I’m So Glad I’m Not American

Making the rounds on twitter today is this man, Mr Todd Akin. This man is running to be an elected member of the United States GOP Senate, and I honestly can’t believe he expects any female votes in the November election. Good luck!

As to why this man is such a loathsome piece of shit, he said in interview that victims of “legitimate rape” do not get pregnant because a woman’s body is capable of somehow shutting down her reproductive system. This is not true. Statistics from the US point to more than 5% of rape victims (though I’m not sure how many of these women count as victims of this “legitimate rape”) become pregnant after their ordeal. Surely no woman should have to live with a reminder of her attack.

This man is against abortion and even campaigned to take away access to the morning after/plan b pill, so any woman with the misfortune to get pregnant at all would HAVE to carry the baby to term.

Anyway, I’m blogging again tonight as I felt I just had to reply to this man. I wonder if I ever get a response, or if he has some more people to offend. Perhaps homosexuals, people of a different race to his own…who knows. It’s his prerogative.

Here’s what I sent.

 

Dear Mr Akin,
As I’m sure you may be aware now, you’ve made yourself a viral phenomenon. Some people say, like Oscar Wilde, that all press is good press. I don’t believe this is the case at all.
In fact, your interview in which you talked about “legitimate” rape (which I would like you to clarify in your email response, as I’m pretty sure that in ANY case where a woman says no, it’s rape) has made you come across as a misogynistic, twisted man who has no regards for a woman’s rights. Also, you appear to have no respect for actual scientific data. It can be easily found from reputable sources online that more than 32,000 women became pregnant as a result of rape.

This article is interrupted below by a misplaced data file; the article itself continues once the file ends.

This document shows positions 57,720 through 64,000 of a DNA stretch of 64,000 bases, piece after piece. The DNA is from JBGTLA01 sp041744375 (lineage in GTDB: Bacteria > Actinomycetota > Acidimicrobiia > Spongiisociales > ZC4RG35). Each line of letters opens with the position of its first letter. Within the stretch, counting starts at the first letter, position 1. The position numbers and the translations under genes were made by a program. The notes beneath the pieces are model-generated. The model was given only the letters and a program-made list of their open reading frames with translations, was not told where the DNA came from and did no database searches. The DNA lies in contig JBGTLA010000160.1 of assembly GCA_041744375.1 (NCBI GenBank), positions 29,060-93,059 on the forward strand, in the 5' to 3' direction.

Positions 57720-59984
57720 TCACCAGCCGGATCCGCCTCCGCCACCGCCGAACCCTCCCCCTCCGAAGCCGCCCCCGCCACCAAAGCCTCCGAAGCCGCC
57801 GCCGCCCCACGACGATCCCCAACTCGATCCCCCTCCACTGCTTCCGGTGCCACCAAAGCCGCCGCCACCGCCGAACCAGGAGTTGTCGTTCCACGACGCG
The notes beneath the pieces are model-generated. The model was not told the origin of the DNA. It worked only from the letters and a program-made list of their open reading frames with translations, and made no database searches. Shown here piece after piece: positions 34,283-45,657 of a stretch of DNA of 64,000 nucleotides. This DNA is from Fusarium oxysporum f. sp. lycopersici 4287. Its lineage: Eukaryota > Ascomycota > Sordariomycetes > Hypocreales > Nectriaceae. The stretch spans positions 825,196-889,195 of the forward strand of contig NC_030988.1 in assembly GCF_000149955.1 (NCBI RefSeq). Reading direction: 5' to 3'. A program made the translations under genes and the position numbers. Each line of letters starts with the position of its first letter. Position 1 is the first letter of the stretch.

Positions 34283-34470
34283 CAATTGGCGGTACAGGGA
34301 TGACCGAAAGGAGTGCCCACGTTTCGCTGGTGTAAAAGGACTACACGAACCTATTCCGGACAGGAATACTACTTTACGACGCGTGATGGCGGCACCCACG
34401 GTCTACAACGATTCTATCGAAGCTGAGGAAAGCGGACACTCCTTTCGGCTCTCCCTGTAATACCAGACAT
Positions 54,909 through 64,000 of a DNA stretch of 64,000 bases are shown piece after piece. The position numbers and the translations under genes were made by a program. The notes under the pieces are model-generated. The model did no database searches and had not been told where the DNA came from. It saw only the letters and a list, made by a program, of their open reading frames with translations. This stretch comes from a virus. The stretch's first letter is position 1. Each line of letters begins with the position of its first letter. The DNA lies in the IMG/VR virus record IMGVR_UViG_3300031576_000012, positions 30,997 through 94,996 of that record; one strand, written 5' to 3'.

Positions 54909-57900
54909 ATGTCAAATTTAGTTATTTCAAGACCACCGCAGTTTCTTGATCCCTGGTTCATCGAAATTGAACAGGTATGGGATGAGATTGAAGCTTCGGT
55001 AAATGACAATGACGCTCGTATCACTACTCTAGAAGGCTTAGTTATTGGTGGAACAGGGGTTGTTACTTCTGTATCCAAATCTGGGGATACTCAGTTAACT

This figure as a percentage is around 5%, which to you may appear to be small. But would those 5% of women really want to carry around and give birth to, even raise a child which would forever be a reminder of what happened to her?
A woman does not ask to be raped. It is never her fault (though a lot of members of your party including yourself believe this to be so).
So would you really remove any chance women in this situation in your state have to get over their abuse? I read you had petitioned to remove a woman’s right to the plan B pill also.
Here’s some news for you, Mr Akin. The pill is not 100% effective. Condoms aren’t 100% effective. Nothing is, apart from abstinence. So why should a woman who is raped and can do nothing about contraceptive use in that case be forced to keep a child she doesn’t want?
It said on your twitter profile that you have a wife. What if she were to be sexually abused in this way by another man and fell pregnant? Would you deny her an abortion? Would you raise the child fathered by a criminal?
And don’t use adoption as a legitimate option. From the millions of children in the adoption and foster care system of your country, only a tiny percentage actually make it into an adoptive home by the time they reach 18 and are left to make it on their own with very limited help.

I was shocked to hear such, honestly, woman-hating bile emanating from someone campaigning to be an elected member of the senate.
Surely you can’t hope to get any female votes at all in the upcoming election if your plan is to remove all of a woman’s rights?
Time to rethink, Mr. Akin.

Regards,
Hannah Welsh

P.S. Right now, I’m so very glad to be living in Scotland. A country where if something this horrific were to happen to me, I would be able to receive the right help for it.